If you’re creating a newsletter all about the latest insights surrounding artificial intelligence, you’re going to want to share the findings with sites where people interested in this topic will spend time. Whether it’s uploading a link to Hacker News or sharing it directly in subreddits and Facebook groups talking about futurology and AI – there are plenty of opportunities for promotion. Here are a couple of my favorite content distribution tactics.


Beyond content curation, creating content can give you an unfair advantage over your competitors as well.

It’s important to do everything in your power to set startup and business up for success. To increase the likelihood that you will be successful, build a raving audience that loves you before you launch.

What other tactics have you seen brands and startups take to build a bit of buzz and love surrounding their projects before launching?

Eight Distribution Tips That Will Help Your Content Soar After Pressing Publish

If you want people to notice your content (and share it) there’s one thing you need to know.

The life of an article doesn’t end when you press publish.

It’s at this point in which the life of your article actually begins. 

The lifecycle of most blog posts looks a little like this…

Typical Content Lifecycle

That initial spike is great but what if I told you, you can make a more sustainable ding in the universe with your content?  Look, we’ve all been there. We create something that we thought would make a ding in the universe but it barely makes a dent in a bumper.


What exactly can you do to drive success for your content?

Well, you have to start of content people love as much as Kanye loves Kanye but after that, it’s time to focus on distribution.

Distribution is king.

And today is your lucky day because I’m going to share with you 9 tried and tested distribution tips that will help you spread your content more effectively. Let’s get to it…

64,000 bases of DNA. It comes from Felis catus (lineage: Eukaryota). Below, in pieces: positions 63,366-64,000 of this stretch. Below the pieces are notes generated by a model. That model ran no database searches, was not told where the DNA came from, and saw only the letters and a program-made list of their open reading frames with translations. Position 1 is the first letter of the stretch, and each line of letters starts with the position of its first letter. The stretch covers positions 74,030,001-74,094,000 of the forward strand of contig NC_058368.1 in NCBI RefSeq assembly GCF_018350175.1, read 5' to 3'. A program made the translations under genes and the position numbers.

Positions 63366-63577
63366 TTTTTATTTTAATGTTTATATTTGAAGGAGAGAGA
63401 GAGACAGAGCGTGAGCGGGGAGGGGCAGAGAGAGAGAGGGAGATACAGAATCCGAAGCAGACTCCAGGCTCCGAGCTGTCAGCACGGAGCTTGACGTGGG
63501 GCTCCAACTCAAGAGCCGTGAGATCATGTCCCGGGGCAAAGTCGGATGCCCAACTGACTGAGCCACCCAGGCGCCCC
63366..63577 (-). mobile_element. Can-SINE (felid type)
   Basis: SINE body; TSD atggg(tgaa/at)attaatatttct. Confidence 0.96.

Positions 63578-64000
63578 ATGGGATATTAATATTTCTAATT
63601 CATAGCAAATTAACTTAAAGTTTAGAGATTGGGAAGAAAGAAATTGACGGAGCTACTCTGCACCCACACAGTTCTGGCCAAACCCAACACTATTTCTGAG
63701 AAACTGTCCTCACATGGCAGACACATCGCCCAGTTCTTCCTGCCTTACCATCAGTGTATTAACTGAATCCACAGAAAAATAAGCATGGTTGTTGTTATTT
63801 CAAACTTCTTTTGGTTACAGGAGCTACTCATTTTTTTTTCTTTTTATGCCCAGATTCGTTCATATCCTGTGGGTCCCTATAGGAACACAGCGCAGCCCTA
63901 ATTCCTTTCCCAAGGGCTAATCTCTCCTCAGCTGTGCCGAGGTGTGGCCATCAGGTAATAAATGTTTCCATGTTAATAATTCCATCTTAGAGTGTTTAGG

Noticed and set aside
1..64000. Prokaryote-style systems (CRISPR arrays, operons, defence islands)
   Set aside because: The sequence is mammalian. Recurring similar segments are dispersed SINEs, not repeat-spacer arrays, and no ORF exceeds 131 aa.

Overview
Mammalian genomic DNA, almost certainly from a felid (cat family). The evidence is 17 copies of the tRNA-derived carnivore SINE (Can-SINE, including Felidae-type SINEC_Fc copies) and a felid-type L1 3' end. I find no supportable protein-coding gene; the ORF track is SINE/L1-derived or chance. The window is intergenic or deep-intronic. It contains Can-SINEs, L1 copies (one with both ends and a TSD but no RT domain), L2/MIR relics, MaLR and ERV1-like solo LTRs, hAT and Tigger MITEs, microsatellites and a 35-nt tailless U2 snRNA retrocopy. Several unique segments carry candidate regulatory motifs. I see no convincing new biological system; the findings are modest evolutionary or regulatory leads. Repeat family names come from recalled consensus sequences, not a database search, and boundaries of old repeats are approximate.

1. Search The Domain On Twitter & Respond

There’s a theory that acquiring your first 1,000 true fans is enough to make a living. According to Kevin Kelly, a true fan is someone who will purchase anything and everything you create. They can’t wait till you issue your next work. They will travel to hear you speak or perform. They are true fans.

One of the best approaches to acquiring your first 1,000 true fans is building relationships. If you’ve created a great piece of content and have already implemented some of the strategies highlighted here, it’s likely that people are sharing your content online. Don’t let their shares go unnoticed.

Twitter search is a great way to find out who is sharing your content. Type in the domain of your blog post or website and Twitter will deliver any tweets that include a link back to that post:

Blog Search

Upon finding people who were fans of your blog post, it’s time to reach out with a simple tweet thanking them for sharing or engaging in a more meaningful way. It could be asking them a question about what they do or requesting their opinion of the content.

2. Reference Your Content In Forums & Quora
Quora Marketing

Forums are a great resource for finding people who want the content you’ve created.

People use forums to discuss topics they’re interested in or acquire answers from a specific group of people. Your goal in distributing your content in these channels is to deliver as much value as possible through your response and then reference your own content throughout.